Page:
To reframe my critique slightly, consider a family business. The founder of the business is getting old and decides he will hand the reigns over to his daughter. However, he resents her bold, though much-needed reform plans and continues to meddle in the business to the detriment of everyone. This is the danger of allowing the elderly to try to backseat drive. Eventually, one must train a replacement and trust that he or she will do a good job. This is as true for government as it is for business.

To reiterate, this is not to say that those who came before have nothing to offer. It simply means that they need to know when to let go. After all, the world seems to have gotten continuously better over the past few centuries despite every generation viewing the one that follows it as nothing more than a bunch of lazy degenerates. So perhaps there is just a tendency for the elderly to chronically undervalue the skill and diligence of their offspring. Moreover, as a practical matter, the elderly have to let go. To understand why, one must simply watch the Mark Zuckerberg hearing and note how pathetically ill-informed the questions were. Most of the people in Congress are simply too old to understand Facebook, and this is equally true of elderly voters. They may be frustrated by all the young people on their Snapbooks and Twittagrams, but that doesn’t make them remotely qualified to regulate social media.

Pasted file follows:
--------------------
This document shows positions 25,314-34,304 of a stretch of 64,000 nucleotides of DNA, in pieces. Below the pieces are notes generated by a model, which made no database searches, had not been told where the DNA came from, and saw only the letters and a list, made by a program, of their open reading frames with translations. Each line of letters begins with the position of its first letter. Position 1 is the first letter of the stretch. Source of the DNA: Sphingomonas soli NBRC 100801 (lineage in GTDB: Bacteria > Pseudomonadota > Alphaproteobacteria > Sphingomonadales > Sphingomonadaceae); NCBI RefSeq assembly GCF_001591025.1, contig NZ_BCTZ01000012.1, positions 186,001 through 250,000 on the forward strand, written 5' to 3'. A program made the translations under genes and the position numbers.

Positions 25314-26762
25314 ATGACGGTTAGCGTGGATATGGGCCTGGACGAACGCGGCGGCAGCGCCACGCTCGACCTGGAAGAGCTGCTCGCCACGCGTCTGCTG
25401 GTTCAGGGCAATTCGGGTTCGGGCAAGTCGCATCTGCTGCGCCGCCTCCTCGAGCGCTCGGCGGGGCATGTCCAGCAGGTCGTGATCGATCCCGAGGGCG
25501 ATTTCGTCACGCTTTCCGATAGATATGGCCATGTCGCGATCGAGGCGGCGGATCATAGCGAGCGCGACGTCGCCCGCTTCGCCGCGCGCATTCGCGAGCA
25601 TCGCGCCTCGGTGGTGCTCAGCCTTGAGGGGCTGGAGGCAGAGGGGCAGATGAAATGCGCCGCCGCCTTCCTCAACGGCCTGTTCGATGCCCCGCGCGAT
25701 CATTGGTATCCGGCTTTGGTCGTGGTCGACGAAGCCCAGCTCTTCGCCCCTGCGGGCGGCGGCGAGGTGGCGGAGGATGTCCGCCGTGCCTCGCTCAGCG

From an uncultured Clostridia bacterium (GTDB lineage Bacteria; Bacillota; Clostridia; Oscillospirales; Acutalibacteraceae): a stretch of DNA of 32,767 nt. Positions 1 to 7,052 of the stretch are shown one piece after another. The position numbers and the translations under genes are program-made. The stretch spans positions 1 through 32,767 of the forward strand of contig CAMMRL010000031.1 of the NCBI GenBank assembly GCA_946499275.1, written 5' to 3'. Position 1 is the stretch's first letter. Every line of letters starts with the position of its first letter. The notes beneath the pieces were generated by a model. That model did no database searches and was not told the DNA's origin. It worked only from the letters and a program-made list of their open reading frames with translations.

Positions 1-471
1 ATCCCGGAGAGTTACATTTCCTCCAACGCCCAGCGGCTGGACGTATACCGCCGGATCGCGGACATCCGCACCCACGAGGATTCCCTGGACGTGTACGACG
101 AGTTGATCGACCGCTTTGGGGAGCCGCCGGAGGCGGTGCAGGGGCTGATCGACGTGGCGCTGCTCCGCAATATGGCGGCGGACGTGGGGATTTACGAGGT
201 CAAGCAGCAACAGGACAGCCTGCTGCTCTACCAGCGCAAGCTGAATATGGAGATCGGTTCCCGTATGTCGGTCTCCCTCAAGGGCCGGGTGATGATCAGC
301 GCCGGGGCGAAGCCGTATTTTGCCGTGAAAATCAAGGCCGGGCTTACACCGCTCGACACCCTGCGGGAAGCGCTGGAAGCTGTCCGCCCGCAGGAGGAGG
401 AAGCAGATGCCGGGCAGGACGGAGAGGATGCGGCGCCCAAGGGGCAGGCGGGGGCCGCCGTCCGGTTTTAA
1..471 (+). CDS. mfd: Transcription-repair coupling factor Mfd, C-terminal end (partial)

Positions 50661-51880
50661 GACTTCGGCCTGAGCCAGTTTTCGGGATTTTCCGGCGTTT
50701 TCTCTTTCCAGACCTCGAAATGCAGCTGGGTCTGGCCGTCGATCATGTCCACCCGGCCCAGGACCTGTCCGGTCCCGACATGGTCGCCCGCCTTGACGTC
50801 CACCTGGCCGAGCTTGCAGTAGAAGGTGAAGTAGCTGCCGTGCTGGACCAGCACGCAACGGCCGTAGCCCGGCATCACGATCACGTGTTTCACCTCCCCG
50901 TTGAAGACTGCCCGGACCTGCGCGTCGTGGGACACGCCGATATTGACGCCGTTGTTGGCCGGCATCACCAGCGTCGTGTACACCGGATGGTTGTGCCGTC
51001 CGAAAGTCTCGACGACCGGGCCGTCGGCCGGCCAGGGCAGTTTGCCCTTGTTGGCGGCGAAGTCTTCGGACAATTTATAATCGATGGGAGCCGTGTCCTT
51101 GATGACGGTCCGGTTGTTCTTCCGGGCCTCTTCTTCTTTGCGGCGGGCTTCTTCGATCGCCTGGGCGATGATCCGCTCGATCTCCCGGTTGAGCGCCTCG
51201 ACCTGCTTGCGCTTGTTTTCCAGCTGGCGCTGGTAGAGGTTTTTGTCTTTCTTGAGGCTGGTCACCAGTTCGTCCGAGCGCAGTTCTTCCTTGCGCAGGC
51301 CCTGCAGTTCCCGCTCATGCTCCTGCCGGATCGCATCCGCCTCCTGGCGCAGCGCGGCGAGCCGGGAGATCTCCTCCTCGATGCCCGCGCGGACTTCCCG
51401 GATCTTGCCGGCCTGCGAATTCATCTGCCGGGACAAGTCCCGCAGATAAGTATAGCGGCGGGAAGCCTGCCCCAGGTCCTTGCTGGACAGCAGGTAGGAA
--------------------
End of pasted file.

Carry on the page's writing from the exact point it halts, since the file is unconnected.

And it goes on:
To conclude, I want to briefly return to my initial proposal. While I don’t think the establishment of an upper age limit on voting is the worst idea, it still strikes me as a bad idea. I do, however, think the elderly need to be more cognizant of their frequently quite paternalistic attitudes. Specifically, two “rules” should guide how older people approach political issues. The first is that they should default to younger people’s views when it comes to long-term decisions simply because it is the younger people that have to live with the consequences. So if a retiree has an opinion on whether he wants speed bumps installed in his neighborhood, that’s fine. If he wants to leave the EU because he misses the days when Britannia ruled the waves, he needs to abstain. The second rule is that the elderly should seek to maximize future options when they lack knowledge about an issue. This is true for people of every age, by the way, but it is particularly relevant advice for older individuals who lack important technical or cultural knowledge. These two rules won’t solve everything, but I suspect they might move us in the right direction.